If you believe that the defendant committed the prior illegal act or acts in question, then you may use that evidence in deciding whether the State has met its burden of proof in establishing the motive element of the crime charged; that is, that the defendant entered the pertinent premises with a purpose to commit the crime of theft.
You may not, however, use this evidence for any other purpose. Specifically, you may not consider this to be evidence of the defendant's character or as proof that the defendant was disposed to commit the crime charged. The defendant's character is not at issue in this case. Keep in mind that it is your duty — that your duty is to decide whether the State has proven that the defendant committed the particular crime charged in the indictment.
The sole issue for our review is whether admitting evidence that the defendant was a heroin addict at the time of the alleged burglary violated New Hampshire Rule of Evidence 404(b). We review the trial court's decision for an unsustainable exercise of discretion. State v. Pepin, 156 N.H. 269, 276, 940 A.2d 221 (2007).
Rule 404(b) provides:
Evidence of other crimes, wrongs, or acts is not admissible to prove the character of a person in order to show that the person acted in conformity therewith. It may, however, be admissible for other purposes, such as proof of motive, opportunity, intent, preparation, plan, knowledge, identity, or absence of mistake or accident.
The purpose of Rule 404(b) is to ensure that the defendant is tried on the merits of the crime as charged and to prevent a conviction based upon evidence of other crimes or wrongs. State v. Kim, 153 N.H. 322, 326, 897 A.2d 968 (2006). The evidence must satisfy a three-part test to be admissible under Rule 404(b): (1) the evidence must be relevant for a purpose other than proving the defendant's character or disposition; (2) there must be clear proof that the defendant committed the act; and (3) the probative value of the evidence must not be substantially outweighed by the danger of unfair prejudice to the defendant. Id. The State bears the burden of demonstrating the admissibility of the prior bad acts. Id. at 327. Here, the defendant challenges the trial court's decision with respect to the first and third prongs of the Rule 404(b) analysis.
To meet its burden under the first prong, the State must demonstrate the relevancy of the evidence. Id. at 326. This requires the State to “articulate the precise chain of reasoning by which the offered evidence will tend to prove or disprove an issue actually in dispute, without relying upon forbidden inferences of predisposition, character, or propensity.” Id. at 327. That chain of reasoning must demonstrate “a sufficient logical connection” between the prior acts and the permissible purpose for which the State offers the evidence. Id.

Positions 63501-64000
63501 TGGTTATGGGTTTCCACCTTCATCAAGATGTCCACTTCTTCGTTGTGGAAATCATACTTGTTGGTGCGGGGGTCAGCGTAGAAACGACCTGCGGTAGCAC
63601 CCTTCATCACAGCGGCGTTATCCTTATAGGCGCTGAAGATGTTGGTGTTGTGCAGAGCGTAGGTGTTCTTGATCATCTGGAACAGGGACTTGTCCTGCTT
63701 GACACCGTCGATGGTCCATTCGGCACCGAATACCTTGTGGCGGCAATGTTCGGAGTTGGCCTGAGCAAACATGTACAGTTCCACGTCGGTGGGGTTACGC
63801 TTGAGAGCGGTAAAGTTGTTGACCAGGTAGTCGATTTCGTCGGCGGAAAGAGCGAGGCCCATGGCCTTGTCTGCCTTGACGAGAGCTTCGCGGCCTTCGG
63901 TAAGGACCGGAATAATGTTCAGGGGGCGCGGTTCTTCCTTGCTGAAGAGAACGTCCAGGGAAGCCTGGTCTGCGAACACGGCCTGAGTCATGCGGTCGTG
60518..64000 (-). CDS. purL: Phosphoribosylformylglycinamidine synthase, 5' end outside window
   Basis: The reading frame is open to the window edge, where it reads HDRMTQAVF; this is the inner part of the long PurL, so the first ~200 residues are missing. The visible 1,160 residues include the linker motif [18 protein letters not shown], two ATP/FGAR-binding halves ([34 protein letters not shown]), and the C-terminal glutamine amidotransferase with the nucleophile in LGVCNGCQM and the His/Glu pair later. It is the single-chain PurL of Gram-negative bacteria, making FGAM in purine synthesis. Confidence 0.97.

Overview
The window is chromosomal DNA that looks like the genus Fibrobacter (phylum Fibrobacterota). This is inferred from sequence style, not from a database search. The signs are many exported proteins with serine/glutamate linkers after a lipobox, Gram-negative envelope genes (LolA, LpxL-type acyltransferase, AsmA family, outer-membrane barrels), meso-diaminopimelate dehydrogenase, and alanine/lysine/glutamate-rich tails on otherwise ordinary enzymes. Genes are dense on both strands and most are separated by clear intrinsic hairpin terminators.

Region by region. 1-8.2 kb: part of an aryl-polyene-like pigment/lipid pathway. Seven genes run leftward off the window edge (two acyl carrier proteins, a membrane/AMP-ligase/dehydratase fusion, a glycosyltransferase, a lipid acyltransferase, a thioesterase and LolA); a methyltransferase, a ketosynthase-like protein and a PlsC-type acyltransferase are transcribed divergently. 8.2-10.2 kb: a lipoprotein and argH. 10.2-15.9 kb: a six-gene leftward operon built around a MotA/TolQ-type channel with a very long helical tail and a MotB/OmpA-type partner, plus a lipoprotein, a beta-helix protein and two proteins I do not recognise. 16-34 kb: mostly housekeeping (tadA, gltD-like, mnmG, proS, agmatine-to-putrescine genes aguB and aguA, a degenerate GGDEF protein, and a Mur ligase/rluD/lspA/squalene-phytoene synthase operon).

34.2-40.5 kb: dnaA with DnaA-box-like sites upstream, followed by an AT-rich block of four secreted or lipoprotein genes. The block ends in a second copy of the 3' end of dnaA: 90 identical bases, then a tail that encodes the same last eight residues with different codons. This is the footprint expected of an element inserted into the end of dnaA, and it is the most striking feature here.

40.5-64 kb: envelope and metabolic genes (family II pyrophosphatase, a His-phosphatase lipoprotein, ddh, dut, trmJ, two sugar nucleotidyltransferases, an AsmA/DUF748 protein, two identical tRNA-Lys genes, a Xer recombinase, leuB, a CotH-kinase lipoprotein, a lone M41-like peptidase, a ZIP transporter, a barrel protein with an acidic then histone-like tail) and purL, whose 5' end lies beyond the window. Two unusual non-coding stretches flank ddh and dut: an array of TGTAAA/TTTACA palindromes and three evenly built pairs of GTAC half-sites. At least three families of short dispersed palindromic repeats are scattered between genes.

Here, the defendant was charged with burglary, which required the State to prove unauthorized entry with intent to commit a crime therein. See RSA 635:1; State v. Collins, 133 N.H. 609, 617, 581 A.2d 69 (1990). The State contends that the defendant's heroin addiction was relevant to show that he entered Smith's home with the motive to steal.
“Motive has been defined as supplying the reason that nudges the will and prods the mind to indulge in criminal intent.” Kim, 153 N.H. at 328. Whether a defendant's drug addiction is relevant to show motive to steal is an issue of first impression. Courts that have addressed this issue are divided. See generally Annotation, Admissibility of Evidence of Accused's Drug Addiction or Use to Show Motive for Theft of Property Other Than Drugs, 2 A.L.R. 4th 1298 (1980 & Supp. 2008). Some courts bar the State from introducing evidence of habitual drug use to prove a motive to steal, see, e.g., State v. Mazowski, 337 N.J. Super. 275, 766 A.2d 1176, 1180 (N.J. Super. Ct. App. Div. 2001) (rejecting State's assertion that “[b]ecause defendant is a drug addict, … he is constantly in need of money, he cannot hold onto money, and thus he has a ‘motive’ to commit crimes”), while others allow it, see, e.g., State v. Henness, 79 Ohio St. 3d 53, 1997 Ohio 405, 679 N.E.2d 686, 694 (Ohio) (“Appellant's drug addiction and use shows his need for money and, hence, his motive to steal and kill.”), cert. denied, 522 U.S. 971, 118 S. Ct. 422, 139 L. Ed. 2d 323 (1997).
We addressed a related issue in State v. Monroe, 142 N.H. 857, 711 A.2d 878 (1998), cert. denied, 525 U.S. 1073, 119 S. Ct. 807, 142 L. Ed. 2d 667 (1999). In Monroe, the defendant sought to show that his son had a motive to kill the victim by presenting evidence of his son's past drug use. Monroe, 142 N.H. at 870. The trial court ruled that this evidence was inadmissible because it was irrelevant, and we agreed. Id. at 871. On appeal, the defendant argued that evidence of his son's drug use was relevant to show the son's motive to commit murder. Id. at 871-72. We concluded that absent a “sufficient nexus between [the son's] use of drugs and a motive to murder [the victim], … evidence of drug use would only serve as evidence of [the son's] character or disposition, which is forbidden by Rule 404(b).” Id. at 872. We did not, however, specify the kind of evidence that would establish a “sufficient nexus” between a defendant's drug use and a motive to commit the alleged crime. We therefore look to other jurisdictions that employ a similar test for guidance.